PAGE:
45,00,000/1.15 Reporting date 50,000,000/1.15


=$39,130,435 =$43,478,261

Gain on loan = $1,778,656 Loss on subsidiary =


$1,976,284

Effectiveness = 1,778,656/1,976,284 = 90%

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B: FINANCING AND DIVIDEND DECISIONS


Chapter 4
Changes in capital structure

Answer 1 M&M assumptions

M&Ms 1963 theory assumed that a company is liable to tax but not its shareholders.
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Answer 2 M&M formulae


(a) Cost of equity

V [1t]
keg = keu +[keu kd ] D
VE
0.4[1 0.3]
keg = 0.15+[0.15 0.08]
1
keg =16.69%

(b) Weighted average


Before
V t
WACC = keu 1 D
VE +VD
WACC = keu =15%

After
V t
WACC = keu 1 D
VE +VD
0.4 x0.3
WACC = 0.151
0.6+ 0.4
WACC =13.2%

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Chapter 5
Long-term debt finance

Answer 1 Interest rate swaps (1)

Company X has absolute advantage as it can borrow cheaper in both the fixed and variable
markets.

Company X has the better advantage in the variable market so should borrow variable and
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therefore Company Y should borrow in the fixed market.


1. Calculate the savings
With the swap
Company X LIBOR + 3%
Company Y 12%
LIBOR + 15%
Without the swap
Company X 10%
Company Y LIBOR + 6.5%
LIBOR + 16.5%
Therefore, savings with the swap are 1.5%
2. Split the savings
Savings are split 50:50 so each company saves 0.75% interest.
3. Demonstrate how the swap works
Company X Company Y

(LIBOR + 3%) Borrows (12%)

(6.25%) X pays Y fixed 6.25%

LIBOR Y pays X variable (LIBOR)

(9.25%) Outcome (LIBOR + 5.75%)

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Answer 2 Interest rate swaps (2)

Company A has absolute advantage as it can borrow cheaper in both the fixed and variable
markets.

Company A has the better advantage in the fixed market so should borrow fixed and therefore
Company B should borrow in the variable market.
1. Calculate the savings
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With the swap


Company A 10%
Company B LIBOR + 1.5%
LIBOR + 11.5%
Without the swap
Company A LIBOR + 1.5%
Company B 11%
LIBOR + 12.5%

Therefore, savings with the swap are 1%


2. Split the savings
Savings are split 50:50 so each company saves 0.5% interest.
3. Demonstrate how the swap works
Company A Company B

(10%) Borrows (LIBOR + 1.5%)

(LIBOR) A pays B variable (LIBOR)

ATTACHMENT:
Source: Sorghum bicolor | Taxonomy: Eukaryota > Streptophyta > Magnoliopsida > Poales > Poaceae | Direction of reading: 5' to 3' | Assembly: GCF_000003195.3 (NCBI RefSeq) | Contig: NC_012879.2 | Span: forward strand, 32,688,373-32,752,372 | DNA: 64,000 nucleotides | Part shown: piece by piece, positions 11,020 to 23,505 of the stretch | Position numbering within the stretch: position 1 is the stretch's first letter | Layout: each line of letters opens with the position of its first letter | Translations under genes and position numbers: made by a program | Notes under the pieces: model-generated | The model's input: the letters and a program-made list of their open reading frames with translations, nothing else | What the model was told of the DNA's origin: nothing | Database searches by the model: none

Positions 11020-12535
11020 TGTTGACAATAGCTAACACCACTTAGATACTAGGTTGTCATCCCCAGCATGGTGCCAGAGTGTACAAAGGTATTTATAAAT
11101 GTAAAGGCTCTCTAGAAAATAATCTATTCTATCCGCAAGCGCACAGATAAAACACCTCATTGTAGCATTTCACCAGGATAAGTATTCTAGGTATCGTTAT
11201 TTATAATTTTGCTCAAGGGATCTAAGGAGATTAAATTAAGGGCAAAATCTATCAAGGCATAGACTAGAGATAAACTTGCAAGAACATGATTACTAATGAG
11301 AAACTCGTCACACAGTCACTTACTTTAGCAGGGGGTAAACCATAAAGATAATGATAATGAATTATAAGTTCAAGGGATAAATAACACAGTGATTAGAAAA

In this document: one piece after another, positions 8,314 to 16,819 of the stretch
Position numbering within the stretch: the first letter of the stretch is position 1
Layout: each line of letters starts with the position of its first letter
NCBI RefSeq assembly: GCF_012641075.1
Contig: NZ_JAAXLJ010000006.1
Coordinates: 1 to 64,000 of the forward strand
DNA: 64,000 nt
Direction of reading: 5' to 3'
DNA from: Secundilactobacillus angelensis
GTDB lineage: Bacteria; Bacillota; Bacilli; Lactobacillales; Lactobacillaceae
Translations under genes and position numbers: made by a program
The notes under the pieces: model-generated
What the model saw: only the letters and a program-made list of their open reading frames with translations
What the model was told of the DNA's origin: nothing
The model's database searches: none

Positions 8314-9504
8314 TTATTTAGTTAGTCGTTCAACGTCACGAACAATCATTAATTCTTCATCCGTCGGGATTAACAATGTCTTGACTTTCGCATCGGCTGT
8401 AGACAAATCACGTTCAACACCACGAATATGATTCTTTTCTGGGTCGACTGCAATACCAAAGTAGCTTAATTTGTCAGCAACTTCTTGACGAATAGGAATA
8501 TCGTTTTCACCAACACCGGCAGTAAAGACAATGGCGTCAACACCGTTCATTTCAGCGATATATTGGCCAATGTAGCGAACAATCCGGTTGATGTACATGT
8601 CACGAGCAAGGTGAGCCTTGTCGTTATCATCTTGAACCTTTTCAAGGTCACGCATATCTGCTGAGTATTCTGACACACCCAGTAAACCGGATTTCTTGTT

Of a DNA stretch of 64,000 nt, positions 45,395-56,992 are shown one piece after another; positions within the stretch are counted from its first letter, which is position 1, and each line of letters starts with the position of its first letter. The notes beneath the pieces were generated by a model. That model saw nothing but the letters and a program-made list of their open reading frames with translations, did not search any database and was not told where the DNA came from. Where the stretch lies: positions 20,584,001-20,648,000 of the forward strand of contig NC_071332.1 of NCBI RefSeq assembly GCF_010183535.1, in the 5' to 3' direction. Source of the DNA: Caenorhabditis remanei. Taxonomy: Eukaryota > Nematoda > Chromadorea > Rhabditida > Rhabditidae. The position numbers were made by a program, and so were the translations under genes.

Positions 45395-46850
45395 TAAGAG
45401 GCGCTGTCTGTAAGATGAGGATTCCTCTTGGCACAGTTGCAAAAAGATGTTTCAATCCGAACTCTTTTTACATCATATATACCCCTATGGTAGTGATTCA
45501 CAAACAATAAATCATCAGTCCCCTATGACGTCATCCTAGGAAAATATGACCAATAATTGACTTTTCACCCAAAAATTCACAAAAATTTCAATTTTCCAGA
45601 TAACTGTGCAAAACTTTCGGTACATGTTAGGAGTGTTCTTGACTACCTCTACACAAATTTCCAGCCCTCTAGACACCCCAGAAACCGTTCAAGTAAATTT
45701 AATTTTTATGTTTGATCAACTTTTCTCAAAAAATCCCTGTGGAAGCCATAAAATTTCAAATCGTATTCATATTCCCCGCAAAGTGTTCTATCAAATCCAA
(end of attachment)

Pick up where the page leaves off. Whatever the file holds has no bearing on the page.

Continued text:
9% B pays A fixed (9%)

(LIBOR + 1%) Outcome (10.5%)

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Answer 3 Convertibles
(a) (i) If the shares are worth $4 per share in 2019 the total value of shares would be $80 ($4 x
20 shares) and so the holder of the instrument would opt for the cash as it is worth
more.
(ii) If the shares are worth $6 per share in 2019, the total value of shares would be $120 ($6
x 20 shares) and so the holder of the instrument would opt for the shares as they are
worth more.
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(b) (i) Current market value - $100 nominal value


T Narrative CF DF@10% PV
1-3 Interest 8 2.487 19.90
3 RV 110.2 (W) 0.751 82.76
102.66
Workings
Expected share price is 3 years time = $4.50 (1.07)3 = $5.51
Debenture holders will therefore be expected to convert and receive $110.20 (20
$5.51) in 3 years time.
(ii) Conversion Premium
Market value (b)(i) $102.66
Parity value = 20 $4.50 $90.00
(i.e. value of converting at current share price)
Conversion premium $12.66

Answer 4 Lease vs Buy

Cash flows Buy

0 1 2 3 4 5
Cost (100,000)
Scrap 10,000
Tax saved (W) 7,500 5,625 4,219 3,164 6,492
Net cash flow (100,000) 7,500 5,625 4,219 13,164 6,492
DF @ 7% 1 0.935 0.873 0.816 0.763 0.713
P.V. (100,000) 7,012 4,911 3,443 10,044 4,629

NPV = (69,961)

Cash flows Lease

0 1 2 3 4 5
Lease (35,000) (35,000) (35,000) (35,000)
Tax saved 10,500 10,500 10,500 10,500
Net cash flow (35,000) (35,000) (24,500) (24,500) 10,500 10,500
DF @ 7% 1 0.935 0.873 0.816 0.763 0.713
P.V. (35,000) (32,725) (21,388) (19,992) 8,011 7,486

NPV = (93,608)

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The decision should therefore be to buy the machine, as it is cheaper in present value terms

Workings - Capital allowances (bought)

T $ Tax saved
0 Cost 100,000
C.A. 25,000 30% 7,500
75,000
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1 C.A. (18,750) 30% 5,625


56,250
2 C.A. (14,062) 30% 4,219
42,188
3 C.A. (10,547) 30% 3,164
31,641
4 Scrap 10,000
C.A. 21,641 30% 6,492

Chapter 6
Equity finance

Answer 1 New share issues and pricing


(a) Price @ $2.40

Shareholders No. shares Before After Gain


Existing 10,000,000 2.50 2.81 (W) 3,100,000
New 1,000,000 (W) 2.40 2.81 (W) 410,000
Workings
No. shares to be issued = 2,400,000/2.40 = 1,000,000
Price after = 25,000,000 + 2,400,000 + 3,500,000/(10,000,000 + 1,000,000)

(b) All gains to existing shareholders

Shareholders No. shares Before After Gain


Existing 10,000,000 2.50 2.85 3,500,000
New 842,105 2.85 2.85 -
Workings
Price after = 2.50 + (3,500,000/10,000,000) = 2.85
No. shares to be issued = 2,400,000/2.85 = 842,105

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Answer 2 TERP
Old 4 @ $5.00 = $20.00
New 1 @ $3.50 = $3.50
5 $23.50

TERP = $23.50/5 = $4.70

Value of a right = $4.70 - $3.50 = $1.20


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Answer 3 TERP and impact on shareholder wealth


Old 3 @ $8.00 = $24.00
New 1 @ $6.00 = $6.00
4 $30.00

TERP = $30.00/4 = $7.50

Value of a right = $7.50 - $6.00 = $1.50

Wealth before = 1,200 shares @ $8.00 = $9,600

Wealth after = [(1,200 + 200) @ $7.50] [200 x $6.00] + [200 @ $1.50] = $9,600

Answer 4 Yield adjusted theoretical ex-rights price


Old 4 @ $2.25 = $9.00 $9.00
New 1 @ $2.025 = $2.025 x (0.14/0.1) $2.835
5

Yield adjusted TERP = $11.835/5 = $2.367

Or;
1
Yield adjusted TERP = [(N x cum rights price) + issue price x (Ynew/Yold)]
4+1
1